Endangered Sumatran Elephant’s Surprise Birth: It’s a Girl!
Banda Aceh. A trained Sumatran elephant named Suci has given birth at Conservation Response Unit Sampoiniet in Aceh Jaya, Aceh.
Wahdi Azmi, field manager for the Aceh branch of Flora & Fauna International, a conservation group, said that Suci gave birth to a female calf early on Tuesday morning.
CRU staffers were not there to witness the birth of the calf, as Suci, 20, had not been displaying any signs of labor.
“Yesterday, when the CRU team woke up, they were surprised to see Suci already gave birth,” Wahdi said
He added that the team thought Suci was 44 weeks pregnant, and elephants generally have a gestation period of 88 weeks, or 22 months, the longest of any land mammal.
The baby elephant, which weighs about 70 kilograms and stands 80 centimeters in height, is in good condition, according to Wahdi. She has been named Ayu Rosalina.
According to Wahdi, Suci began mating with a wild elephant that lived in the forest area around CRU Sampoiniet’s Camp 21 months ago.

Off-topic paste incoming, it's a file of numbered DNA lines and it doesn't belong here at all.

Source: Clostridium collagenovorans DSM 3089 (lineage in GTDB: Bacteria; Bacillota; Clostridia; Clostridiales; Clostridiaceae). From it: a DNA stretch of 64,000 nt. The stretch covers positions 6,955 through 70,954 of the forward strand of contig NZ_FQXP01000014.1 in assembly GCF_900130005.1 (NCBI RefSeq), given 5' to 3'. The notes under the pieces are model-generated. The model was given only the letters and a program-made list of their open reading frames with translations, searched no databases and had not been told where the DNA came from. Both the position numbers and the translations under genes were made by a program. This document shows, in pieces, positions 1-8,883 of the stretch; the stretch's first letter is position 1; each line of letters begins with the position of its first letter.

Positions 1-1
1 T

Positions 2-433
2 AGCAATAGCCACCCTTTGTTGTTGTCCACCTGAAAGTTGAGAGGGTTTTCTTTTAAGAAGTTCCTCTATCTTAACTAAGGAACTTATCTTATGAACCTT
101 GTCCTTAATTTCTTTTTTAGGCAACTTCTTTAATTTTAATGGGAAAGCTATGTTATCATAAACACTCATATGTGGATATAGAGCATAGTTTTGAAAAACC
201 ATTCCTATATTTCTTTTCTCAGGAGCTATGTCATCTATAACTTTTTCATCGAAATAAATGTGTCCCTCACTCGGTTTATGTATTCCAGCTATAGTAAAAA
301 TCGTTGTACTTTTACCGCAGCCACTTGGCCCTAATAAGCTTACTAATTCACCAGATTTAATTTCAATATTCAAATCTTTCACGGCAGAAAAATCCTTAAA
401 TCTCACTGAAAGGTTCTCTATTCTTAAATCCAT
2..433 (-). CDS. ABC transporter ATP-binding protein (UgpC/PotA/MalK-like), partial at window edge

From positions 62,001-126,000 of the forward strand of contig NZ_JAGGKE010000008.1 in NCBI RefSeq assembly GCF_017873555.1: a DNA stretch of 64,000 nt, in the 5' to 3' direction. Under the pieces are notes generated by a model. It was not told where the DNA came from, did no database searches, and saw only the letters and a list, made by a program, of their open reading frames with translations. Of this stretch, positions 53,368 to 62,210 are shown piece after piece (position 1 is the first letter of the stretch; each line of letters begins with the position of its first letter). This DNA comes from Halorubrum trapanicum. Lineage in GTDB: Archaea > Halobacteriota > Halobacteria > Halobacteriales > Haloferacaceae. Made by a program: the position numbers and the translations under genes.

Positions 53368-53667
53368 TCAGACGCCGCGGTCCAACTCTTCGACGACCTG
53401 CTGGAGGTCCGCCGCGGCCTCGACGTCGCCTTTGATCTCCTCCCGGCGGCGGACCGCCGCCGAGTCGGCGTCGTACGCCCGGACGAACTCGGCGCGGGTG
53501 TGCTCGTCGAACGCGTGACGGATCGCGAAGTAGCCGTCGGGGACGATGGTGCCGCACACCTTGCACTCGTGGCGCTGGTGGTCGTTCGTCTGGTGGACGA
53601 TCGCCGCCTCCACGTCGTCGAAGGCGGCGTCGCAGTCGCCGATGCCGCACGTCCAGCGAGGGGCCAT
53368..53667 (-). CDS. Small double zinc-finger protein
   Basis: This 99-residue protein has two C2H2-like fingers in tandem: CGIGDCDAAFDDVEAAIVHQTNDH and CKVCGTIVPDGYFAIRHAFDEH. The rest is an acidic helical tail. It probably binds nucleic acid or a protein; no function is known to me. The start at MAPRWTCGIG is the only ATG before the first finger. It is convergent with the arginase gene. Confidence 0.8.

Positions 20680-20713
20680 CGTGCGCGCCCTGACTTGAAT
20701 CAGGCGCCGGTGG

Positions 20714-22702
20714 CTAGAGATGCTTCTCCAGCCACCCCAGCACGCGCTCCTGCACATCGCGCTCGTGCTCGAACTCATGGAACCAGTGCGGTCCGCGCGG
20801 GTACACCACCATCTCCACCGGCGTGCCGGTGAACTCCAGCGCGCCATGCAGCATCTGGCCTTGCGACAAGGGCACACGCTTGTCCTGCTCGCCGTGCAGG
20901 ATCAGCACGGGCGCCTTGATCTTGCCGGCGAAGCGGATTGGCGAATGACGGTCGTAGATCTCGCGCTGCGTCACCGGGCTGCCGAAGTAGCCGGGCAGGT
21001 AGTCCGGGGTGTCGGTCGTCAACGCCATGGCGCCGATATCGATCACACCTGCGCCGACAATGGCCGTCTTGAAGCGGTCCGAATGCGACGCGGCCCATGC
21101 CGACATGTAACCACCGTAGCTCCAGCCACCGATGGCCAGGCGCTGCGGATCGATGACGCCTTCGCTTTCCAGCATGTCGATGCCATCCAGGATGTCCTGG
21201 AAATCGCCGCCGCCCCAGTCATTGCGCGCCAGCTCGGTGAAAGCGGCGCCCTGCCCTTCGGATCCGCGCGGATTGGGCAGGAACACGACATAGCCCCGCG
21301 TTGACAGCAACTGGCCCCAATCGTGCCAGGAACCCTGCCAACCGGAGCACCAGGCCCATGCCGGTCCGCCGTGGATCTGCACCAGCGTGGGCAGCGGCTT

CRU is a program collaboration between the local Natural Resources Conservation Agency, Aceh Jaya Forestry Agency, Aceh Protection and Monitoring Program of Flora and Fauna International and a local community ranger institute.
“The program, which has been running since 2009, is aimed at building community-based forestry security mechanisms and mitigating conflict between the community and wild animals,” Wahdi said.
The CRU Sampoiniet team has five trained elephants used as rides during forest patrols, but the elephants are also an important tool to raise awareness and provide conservation education.
The Sumatran elephant has been declared critically endangered, with its population in Aceh estimated at only 500.
The number of Sumatran elephants in the wild has dropped dramatically in the past four years. The International Union for Conservation of Nature has said the species is now one step away from extinction.